Alas, Marvel vs. Capcom 3: Fate of Two Worlds, your time is spent. We had some fun times--remember when Sentinel was steamrolling everyone?--but now it's over. Developer Capcom has dug you an early grave to make way for Ultimate Marvel vs. Capcom 3, the $40 follow-up that, for some, has come much too soon. Regardless of how you feel, the game is here, and it is the superior version, with new characters, stages, and rebalanced gameplay. Of course, it's also just as challenging as before and can break your heart with a single combo. It's mean, it's flashy, but most importantly, it's Marvel, baby!
Watch enough high-level matches in Marvel vs. Capcom 3, and you see a few definite styles emerge. Players gravitate toward Wolverine, Wesker, She-Hulk, and others for their ability to relentlessly assault opponents and lock them down in close-range combat. Even Dormammu, with his fancy black holes and energy pillars, spends most of his time teleporting into melee range. The rush-down game has stolen the spotlight, and now Ultimate wants to make it share. The game has dedicated almost half of the new roster to favor zoning, or fighting at a distance, in the hopes of cracking the original's single, all-encompassing strategy.
Joining the roster are 12 new fighters, many of whom personify the game's overall shift in focus. Together with the original cast, they raise the game's collection to an impressive 48 fighters--just eight shy of Marvel vs. Capcom 2's total. Some of these newcomers, such as Iron Fist and Nova, are hard-hitting, straightforward brawlers. However, roughly half favor fighting at a distance or with unorthodox tactics. Consider Doctor Strange, the sorcerer supreme whose numerous projectiles range from homing disks to a fireball that can ricochet across the screen before striking its target. His long-range antics aren't new to the series, but they were rarely used in the previous game during competitive play.
Of course, this shift won't happen overnight; players naturally stick to what they know. But as the game and the community grow, hopefully these new styles will take root. In the meantime, there are some other core design changes to explore. Team aerial combos, another rarely used mechanic in MVC3, have been granted extra incentive. Now, the direction in which you tag out your character causes different effects, such as giving you an additional super meter. X-factor, the game's comeback mechanic, has also been scaled back in power and normalized across the cast. It can even be activated in the air.
The returning characters received a lot of love in this new release as well. The strongest characters haven't been brought down; instead, the rest of the cast has been brought up to match their strength. These changes manifest in new moves for some characters and new properties for existing moves for others. For instance, Magneto has a new move that physically drags his opponent around the screen, while Shuma-Gorath's throw now drains super meter from its opponent. Take a look at your old favorites, and chances are you'll discover new tricks that weren't possible before.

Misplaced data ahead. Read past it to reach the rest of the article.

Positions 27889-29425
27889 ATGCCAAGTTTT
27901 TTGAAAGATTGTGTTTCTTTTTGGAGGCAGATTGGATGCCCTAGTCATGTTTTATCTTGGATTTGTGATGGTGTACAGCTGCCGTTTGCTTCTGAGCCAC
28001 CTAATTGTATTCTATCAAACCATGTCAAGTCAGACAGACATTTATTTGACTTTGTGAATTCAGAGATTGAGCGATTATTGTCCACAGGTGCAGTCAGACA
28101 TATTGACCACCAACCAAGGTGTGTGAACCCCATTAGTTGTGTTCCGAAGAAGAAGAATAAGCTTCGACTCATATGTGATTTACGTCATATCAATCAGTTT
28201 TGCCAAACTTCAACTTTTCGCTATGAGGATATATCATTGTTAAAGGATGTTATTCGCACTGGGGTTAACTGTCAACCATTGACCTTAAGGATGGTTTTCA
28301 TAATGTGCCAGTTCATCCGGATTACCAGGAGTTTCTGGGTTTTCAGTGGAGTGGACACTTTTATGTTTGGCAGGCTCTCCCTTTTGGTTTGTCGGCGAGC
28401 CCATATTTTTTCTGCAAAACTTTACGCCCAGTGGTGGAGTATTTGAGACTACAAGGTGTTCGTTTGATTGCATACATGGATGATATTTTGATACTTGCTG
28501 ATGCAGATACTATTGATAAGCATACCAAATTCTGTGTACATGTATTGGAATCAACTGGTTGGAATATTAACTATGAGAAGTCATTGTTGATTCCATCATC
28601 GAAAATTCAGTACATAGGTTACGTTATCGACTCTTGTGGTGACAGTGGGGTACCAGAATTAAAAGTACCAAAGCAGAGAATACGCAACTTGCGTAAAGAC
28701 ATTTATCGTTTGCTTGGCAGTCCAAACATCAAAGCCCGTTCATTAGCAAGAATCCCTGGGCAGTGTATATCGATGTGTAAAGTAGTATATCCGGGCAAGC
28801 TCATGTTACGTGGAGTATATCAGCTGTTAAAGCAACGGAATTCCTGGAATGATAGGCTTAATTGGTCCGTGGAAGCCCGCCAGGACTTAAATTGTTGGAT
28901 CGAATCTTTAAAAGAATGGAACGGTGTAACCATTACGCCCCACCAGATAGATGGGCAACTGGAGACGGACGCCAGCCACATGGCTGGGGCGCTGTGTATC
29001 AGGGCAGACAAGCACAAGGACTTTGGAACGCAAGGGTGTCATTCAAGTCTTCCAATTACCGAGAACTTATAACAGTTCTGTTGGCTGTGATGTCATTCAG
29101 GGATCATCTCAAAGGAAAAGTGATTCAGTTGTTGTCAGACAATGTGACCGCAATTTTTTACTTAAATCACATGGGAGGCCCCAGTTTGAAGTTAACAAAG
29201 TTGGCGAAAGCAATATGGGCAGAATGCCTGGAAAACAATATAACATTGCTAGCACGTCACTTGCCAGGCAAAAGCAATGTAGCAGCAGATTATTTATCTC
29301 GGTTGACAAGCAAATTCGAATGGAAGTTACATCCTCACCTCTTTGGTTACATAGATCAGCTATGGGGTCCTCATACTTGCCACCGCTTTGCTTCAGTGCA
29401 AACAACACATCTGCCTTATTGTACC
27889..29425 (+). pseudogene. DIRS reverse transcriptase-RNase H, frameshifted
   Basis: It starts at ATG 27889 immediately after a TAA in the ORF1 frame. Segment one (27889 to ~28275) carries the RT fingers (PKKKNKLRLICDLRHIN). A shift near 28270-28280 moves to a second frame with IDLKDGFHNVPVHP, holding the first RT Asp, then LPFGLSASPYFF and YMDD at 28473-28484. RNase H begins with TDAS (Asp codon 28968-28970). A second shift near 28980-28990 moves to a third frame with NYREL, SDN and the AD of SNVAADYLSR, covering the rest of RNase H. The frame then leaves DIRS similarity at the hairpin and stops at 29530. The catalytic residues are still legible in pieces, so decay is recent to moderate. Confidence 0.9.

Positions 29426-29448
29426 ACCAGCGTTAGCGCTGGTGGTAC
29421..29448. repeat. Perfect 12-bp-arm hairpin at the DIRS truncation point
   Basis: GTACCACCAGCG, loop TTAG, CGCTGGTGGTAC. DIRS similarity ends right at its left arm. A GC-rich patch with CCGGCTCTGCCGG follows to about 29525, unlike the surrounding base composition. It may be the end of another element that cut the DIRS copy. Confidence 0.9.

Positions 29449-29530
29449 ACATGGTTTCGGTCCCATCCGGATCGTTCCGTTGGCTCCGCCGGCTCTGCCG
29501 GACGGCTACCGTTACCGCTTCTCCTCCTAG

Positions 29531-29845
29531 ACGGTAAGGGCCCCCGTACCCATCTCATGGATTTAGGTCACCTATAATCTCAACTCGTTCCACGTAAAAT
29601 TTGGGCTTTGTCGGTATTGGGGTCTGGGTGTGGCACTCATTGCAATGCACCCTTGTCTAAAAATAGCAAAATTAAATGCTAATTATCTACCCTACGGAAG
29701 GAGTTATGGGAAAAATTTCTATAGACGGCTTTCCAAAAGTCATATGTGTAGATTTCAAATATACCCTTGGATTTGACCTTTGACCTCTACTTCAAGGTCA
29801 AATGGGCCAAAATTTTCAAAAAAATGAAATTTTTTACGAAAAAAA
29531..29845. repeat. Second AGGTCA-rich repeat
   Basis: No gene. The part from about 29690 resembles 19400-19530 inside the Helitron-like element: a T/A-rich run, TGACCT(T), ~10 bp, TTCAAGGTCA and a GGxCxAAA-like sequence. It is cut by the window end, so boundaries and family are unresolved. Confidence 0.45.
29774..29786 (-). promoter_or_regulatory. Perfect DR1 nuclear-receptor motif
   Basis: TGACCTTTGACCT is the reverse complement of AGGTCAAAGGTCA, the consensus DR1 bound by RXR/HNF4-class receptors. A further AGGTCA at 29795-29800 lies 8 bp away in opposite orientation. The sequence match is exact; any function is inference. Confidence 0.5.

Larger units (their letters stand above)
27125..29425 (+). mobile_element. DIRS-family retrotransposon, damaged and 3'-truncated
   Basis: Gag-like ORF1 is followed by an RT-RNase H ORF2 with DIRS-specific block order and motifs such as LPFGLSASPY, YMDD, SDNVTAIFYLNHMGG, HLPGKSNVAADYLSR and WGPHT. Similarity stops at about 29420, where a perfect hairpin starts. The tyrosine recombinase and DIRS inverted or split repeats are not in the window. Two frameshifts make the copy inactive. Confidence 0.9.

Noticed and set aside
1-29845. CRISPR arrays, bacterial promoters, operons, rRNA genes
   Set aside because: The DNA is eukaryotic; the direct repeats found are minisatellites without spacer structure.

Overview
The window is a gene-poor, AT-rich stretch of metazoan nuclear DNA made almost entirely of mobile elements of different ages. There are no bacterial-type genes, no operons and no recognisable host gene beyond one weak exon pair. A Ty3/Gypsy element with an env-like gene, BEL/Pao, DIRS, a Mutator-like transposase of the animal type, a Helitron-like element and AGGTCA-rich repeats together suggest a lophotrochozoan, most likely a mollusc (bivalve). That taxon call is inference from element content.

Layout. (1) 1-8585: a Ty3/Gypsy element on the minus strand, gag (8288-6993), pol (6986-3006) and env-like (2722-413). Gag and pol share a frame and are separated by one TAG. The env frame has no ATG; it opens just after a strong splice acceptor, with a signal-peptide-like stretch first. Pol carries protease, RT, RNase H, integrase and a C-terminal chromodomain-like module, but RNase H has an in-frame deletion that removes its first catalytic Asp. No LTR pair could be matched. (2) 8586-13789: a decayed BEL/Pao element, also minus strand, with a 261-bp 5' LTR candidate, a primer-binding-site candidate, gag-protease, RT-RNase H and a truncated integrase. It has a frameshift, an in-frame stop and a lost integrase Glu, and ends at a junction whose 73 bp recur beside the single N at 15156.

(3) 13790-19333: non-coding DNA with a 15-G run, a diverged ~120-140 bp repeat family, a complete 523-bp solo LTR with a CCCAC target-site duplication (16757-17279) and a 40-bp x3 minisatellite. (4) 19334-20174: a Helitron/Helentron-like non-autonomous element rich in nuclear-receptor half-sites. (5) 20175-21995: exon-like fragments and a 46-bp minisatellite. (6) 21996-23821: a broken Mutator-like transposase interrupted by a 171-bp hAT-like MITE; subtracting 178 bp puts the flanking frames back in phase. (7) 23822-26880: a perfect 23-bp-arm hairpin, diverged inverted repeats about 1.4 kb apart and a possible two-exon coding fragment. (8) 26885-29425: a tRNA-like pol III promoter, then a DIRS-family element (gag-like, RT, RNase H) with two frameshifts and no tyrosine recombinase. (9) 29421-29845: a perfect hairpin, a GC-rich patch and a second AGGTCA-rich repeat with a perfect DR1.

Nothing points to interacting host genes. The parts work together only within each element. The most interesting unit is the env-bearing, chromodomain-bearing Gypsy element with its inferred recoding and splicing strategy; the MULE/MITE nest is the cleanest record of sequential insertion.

Luckily, you're not on your own to discover these changes. The game's mission mode, which teaches new players the basic moves and combos for the cast, has been updated to accommodate all these changes. The 12 new characters have their own mission sets, while the veterans' missions have been updated. Unfortunately, this mode still has issues in the way it presents information, so if you don't know your Gram from your Ragtime Shot, then you'll constantly have to pause the game and dive into the menu to see the move's input. Being able to watch a demonstration of the current mission would also have been appreciated.
Aside from the tweaks to mission mode, the gameplay offerings in Ultimate are nearly as limited as in its predecessor. There's a new Galactus mode that lets you hop in the driver's seat of the game's final boss. However, stomping through the single-player arcade mode gets old fast. The Shadow Mode DLC is altogether absent from Ultimate. Its likely replacement is the upcoming Heroes and Heralds mode, which Capcom has announced will be released "postlaunch" as a free DLC. The mode has you collecting cards and assigns them to your three-person team to unlock new bonuses and abilities. For now, however, its absence is felt, and the game's variety suffers for it.
One feature that fans were dying for in the original release that has made it into Ultimate is spectator mode during online play. No longer are you confined to watching two sets of life bars tick down while awaiting your turn; now you can see all the action for yourself. Ultimate also brings with it the online performance updates the original received, leading to a more consistent connection rate. Sadly, online still lacks the replay support enjoyed by Super Street Fighter IV: Arcade Edition; a feature which could have served as an excellent teaching tool.
Ultimately, Ultimate is still a monster hiding under an attractive coat of flashy combos and familiar characters. It may feel inviting at first, but sink a little deeper, and you discover a game in which victory and defeat hinge on a fine line. It's a high-risk, high-reward system that buries you in a brightly colored light show on the slightest misstep. Ultimate Marvel vs. Capcom 3 is unquestionably the superior version, and while its feature set still feels lacking compared to other available fighters, the series' unique blend of structured insanity remains strong.